When a patient receives the diagnosis of cancer, regardless of stage or severity of the disease, one of the many questions asked is how to pay for the treatment.
When a patient receives the diagnosis of cancer, regardless of stage or severity of the disease, one of the many questions asked is how to pay for the treatment. And while the diagnosis is arguably the single most catastrophic health care event in an individual’s life, the burden of cost on the patient and their family only adds to the stress of the situation.
Oncologists are in the unenviable position of advising a treatment scheme that the patient can afford, paving the way to consider a single-payer system, writes Ray E. Drasga, MD, and Lawrence H. Einhorn, MD, in the of the Journal of Oncology Practice. Drasga is a community oncologist who founded a free clinic in Crown Point, IN, and Einhorn is a professor of Medicine at Indiana University Hospital in Indianapolis.
Single-payer systems are systems in which a single public or quasi-public agency handles all health care financing. Delivery of care may remain in public or private hands, depending on the particular system.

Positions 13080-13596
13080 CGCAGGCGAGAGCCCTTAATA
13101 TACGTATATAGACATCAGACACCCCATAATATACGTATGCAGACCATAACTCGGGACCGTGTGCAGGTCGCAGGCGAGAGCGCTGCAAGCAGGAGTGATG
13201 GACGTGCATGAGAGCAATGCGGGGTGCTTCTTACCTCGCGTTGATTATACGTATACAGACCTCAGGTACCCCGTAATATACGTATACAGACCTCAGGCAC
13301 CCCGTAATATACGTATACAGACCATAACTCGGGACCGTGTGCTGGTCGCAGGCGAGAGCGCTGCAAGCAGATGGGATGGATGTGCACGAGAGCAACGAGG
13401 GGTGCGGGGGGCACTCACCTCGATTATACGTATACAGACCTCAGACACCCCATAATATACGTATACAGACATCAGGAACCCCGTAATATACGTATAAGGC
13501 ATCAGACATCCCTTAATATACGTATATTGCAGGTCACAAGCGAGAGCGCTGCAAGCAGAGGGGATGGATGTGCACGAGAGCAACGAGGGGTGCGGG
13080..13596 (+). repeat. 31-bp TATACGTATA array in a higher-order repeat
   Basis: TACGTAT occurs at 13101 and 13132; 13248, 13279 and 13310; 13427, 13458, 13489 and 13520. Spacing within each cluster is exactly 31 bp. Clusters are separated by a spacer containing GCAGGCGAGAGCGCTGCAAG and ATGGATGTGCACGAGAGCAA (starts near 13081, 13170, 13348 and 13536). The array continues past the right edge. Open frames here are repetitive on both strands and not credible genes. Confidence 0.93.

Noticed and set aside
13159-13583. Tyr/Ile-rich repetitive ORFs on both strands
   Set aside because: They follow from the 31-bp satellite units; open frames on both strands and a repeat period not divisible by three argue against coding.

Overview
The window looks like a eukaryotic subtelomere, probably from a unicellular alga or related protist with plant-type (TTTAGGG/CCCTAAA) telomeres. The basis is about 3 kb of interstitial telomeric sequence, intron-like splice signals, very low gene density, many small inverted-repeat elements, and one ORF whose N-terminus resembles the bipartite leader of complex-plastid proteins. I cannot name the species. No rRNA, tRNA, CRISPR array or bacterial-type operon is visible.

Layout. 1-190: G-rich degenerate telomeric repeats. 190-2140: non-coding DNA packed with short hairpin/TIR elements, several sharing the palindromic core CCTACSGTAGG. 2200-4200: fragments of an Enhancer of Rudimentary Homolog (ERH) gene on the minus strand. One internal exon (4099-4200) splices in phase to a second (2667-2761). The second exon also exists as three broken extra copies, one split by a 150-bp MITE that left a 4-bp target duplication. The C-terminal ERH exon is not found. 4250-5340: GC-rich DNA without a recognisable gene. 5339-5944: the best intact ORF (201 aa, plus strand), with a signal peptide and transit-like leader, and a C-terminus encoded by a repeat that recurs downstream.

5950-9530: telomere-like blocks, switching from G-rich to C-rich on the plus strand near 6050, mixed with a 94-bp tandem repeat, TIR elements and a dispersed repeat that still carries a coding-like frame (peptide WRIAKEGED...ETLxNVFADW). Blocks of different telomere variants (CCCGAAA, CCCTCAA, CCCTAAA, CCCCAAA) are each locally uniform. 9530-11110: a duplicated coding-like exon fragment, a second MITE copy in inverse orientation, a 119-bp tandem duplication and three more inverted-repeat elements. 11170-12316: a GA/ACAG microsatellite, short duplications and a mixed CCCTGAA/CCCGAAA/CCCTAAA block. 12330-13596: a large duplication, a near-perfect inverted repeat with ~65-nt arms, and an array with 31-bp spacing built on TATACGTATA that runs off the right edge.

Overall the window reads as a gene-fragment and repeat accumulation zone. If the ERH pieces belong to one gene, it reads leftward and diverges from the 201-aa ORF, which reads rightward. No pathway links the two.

Drasga and Einhorn make the case for a regional single-payer system similar to Medicare that would provide universal, comprehensive coverage with free choice of providers. “All medical care would be covered, including provider visits, hospital care, prescription drugs, and rehabilitation. Copayments, deductibles, insurance premiums, and out-of-pocket expenses would be eliminated,” they write.
With the Affordable Care Act (ACA) now firmly established and private insurers firmly at its center, the authors foresee the trend of more high-deductible health plans, underinsurance, and greater cost shifting to patients. In addition, Drasga and Einhorn point out that the ACA does not include any cost-control measures, but rather relies on accountable care organizations, a revised version of the health maintenance organization. The authors write, “There’s no evidence ACOs will be any more effective than HMOs were in containing costs.”
Faced with the crisis of uncontrolled costs and inequitable access to care, Drasga and Einhorn call for a “streamlined, efficient, nonprofit system based on human needs to provide high-quality care to every person,” and ask that their fellow oncologists and their society, ASCO, endorse a single-payer system of national health care insurance.